the platinum strike may not impact directly on the consumer, it
and the current NUMSA action will have a decided impact on how
South Africa is perceived by international business. The mining
strike had a direct impact of the country’s credit worthiness
and may well influence tax rates as the government tries to raise
additional revenue to fund its social upliftment programmes.
NUMSA action has a far wider implication. The metal workers sector
of the economy covers a wide range of industries. The main
industry to be impacted will be the motor vehicle manufacturers.
However, this industry farms out a great deal of component
manufacturing work to lesser industries and those, in turn, rely
on still smaller businesses for the supply of their raw materials.
has been estimated that the current action will cost the economy R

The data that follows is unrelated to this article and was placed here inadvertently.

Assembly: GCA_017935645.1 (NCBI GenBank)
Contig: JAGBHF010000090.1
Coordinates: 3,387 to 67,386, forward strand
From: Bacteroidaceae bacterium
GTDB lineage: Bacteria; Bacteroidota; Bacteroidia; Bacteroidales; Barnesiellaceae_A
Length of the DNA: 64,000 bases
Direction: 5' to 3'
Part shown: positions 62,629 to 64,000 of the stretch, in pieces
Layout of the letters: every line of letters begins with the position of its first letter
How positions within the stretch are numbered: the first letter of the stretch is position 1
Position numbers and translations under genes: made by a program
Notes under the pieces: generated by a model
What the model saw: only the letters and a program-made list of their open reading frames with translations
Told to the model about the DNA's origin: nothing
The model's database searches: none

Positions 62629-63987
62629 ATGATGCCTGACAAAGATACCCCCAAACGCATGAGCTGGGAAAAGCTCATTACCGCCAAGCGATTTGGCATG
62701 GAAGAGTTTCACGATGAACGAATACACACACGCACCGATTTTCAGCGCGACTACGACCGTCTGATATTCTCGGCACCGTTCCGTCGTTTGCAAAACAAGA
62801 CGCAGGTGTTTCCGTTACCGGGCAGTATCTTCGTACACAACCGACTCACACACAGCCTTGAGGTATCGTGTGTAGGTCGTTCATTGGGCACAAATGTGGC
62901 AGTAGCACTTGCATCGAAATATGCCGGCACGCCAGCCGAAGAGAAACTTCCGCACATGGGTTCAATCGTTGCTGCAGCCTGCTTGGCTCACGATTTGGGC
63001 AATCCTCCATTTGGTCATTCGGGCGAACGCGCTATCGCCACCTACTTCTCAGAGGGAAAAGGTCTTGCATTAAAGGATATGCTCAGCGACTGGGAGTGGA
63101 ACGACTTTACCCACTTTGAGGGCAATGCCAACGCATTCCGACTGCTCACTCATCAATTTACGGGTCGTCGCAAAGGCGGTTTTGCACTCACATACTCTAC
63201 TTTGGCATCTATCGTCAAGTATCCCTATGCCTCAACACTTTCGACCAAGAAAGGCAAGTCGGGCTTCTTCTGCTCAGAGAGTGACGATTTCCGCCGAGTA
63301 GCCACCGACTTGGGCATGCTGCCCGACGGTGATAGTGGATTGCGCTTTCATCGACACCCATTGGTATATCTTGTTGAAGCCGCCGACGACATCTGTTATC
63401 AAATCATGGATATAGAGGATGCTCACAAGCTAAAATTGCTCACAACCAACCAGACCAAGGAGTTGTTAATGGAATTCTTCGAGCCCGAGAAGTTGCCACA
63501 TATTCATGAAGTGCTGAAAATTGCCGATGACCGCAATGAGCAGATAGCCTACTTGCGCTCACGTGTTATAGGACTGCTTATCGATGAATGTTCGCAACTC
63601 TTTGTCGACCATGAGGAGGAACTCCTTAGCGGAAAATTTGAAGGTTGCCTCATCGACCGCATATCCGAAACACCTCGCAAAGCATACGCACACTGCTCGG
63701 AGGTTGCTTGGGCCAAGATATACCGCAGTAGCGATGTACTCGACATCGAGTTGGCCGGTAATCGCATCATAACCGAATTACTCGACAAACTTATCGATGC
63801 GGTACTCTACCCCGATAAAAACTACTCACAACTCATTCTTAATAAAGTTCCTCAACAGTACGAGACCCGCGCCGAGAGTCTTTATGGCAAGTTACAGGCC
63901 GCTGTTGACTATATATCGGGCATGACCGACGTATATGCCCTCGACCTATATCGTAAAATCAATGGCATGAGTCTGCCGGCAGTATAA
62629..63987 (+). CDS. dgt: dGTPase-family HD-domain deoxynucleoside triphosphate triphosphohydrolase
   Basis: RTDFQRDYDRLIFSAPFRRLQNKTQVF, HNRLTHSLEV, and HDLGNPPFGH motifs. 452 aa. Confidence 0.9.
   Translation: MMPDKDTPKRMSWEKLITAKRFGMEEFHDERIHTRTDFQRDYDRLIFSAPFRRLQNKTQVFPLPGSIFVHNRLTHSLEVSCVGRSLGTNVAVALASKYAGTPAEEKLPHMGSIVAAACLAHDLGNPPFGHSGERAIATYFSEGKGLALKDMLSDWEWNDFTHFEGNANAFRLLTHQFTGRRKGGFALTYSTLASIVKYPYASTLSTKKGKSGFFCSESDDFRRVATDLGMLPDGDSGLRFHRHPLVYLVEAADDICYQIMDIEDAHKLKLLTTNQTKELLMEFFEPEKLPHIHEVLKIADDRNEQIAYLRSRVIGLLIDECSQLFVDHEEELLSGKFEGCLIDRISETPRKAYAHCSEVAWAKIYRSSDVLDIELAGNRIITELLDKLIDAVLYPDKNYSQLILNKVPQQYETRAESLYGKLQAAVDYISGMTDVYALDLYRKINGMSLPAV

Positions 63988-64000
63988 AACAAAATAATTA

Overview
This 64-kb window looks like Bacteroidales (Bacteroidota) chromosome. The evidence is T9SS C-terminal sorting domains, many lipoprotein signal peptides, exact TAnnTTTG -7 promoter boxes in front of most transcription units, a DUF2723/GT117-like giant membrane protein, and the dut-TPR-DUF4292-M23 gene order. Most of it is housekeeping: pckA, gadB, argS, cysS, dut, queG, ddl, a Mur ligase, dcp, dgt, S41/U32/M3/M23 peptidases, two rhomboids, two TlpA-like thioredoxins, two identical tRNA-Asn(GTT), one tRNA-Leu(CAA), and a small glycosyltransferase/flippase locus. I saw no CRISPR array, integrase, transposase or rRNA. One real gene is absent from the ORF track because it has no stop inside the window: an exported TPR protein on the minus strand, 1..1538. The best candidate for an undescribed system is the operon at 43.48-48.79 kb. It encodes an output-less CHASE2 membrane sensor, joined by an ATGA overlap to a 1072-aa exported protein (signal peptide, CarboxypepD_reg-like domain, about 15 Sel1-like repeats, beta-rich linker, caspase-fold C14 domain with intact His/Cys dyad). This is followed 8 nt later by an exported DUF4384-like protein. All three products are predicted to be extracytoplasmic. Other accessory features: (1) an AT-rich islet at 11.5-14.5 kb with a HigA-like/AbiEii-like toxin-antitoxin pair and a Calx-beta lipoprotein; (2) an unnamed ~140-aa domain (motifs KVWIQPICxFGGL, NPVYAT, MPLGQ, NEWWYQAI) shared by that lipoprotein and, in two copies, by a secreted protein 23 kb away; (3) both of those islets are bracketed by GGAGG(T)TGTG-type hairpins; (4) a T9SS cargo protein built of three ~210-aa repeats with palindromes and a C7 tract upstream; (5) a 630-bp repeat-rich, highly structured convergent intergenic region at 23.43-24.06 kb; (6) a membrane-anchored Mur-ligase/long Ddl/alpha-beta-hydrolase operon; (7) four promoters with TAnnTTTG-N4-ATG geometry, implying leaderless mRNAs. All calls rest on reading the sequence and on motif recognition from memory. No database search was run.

300 million per day and result in an even greater loss of face
with the international business community. Already, some
international firms are considering closing their South African
operations and moving to countries with a more amenable labour
one studies the history of strike action in the United Kingdom, it
is clear that, in the 60's, it had a disastrous impact on that
economy. Large motor manufacturing plants closed their doors or
were taken over by foreign concerns that drastically curtailed the
British operations resulting in huge job losses. The economy took
nearly twenty years to recover from the blow.
the government should take urgent steps to make our labour laws
less punitive to business and reduce the bias that, currently,
favours the worker. One area that bears attention is placing a
limitation on the duration of strikes.